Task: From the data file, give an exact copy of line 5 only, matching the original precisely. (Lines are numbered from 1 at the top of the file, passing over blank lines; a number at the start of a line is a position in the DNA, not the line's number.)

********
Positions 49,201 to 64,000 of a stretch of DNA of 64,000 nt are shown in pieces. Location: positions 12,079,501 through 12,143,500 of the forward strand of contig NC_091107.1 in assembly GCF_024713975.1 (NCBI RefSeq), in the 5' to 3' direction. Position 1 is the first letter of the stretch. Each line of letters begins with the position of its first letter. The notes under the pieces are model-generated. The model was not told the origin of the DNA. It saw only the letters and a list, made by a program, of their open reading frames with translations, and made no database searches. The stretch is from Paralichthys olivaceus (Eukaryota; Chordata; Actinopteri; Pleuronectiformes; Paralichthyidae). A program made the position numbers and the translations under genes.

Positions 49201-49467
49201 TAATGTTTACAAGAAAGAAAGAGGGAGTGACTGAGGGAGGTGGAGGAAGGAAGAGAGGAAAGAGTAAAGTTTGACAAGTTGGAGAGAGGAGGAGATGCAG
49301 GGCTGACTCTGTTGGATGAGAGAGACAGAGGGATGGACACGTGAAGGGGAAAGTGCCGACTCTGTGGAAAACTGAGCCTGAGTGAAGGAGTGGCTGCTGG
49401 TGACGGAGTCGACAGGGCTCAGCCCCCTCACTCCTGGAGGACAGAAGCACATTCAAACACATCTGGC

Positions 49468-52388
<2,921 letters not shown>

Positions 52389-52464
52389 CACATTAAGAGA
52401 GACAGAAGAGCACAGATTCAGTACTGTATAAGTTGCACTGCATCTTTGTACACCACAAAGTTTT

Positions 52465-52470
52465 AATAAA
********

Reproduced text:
49401 TGACGGAGTCGACAGGGCTCAGCCCCCTCACTCCTGGAGGACAGAAGCACATTCAAACACATCTGGC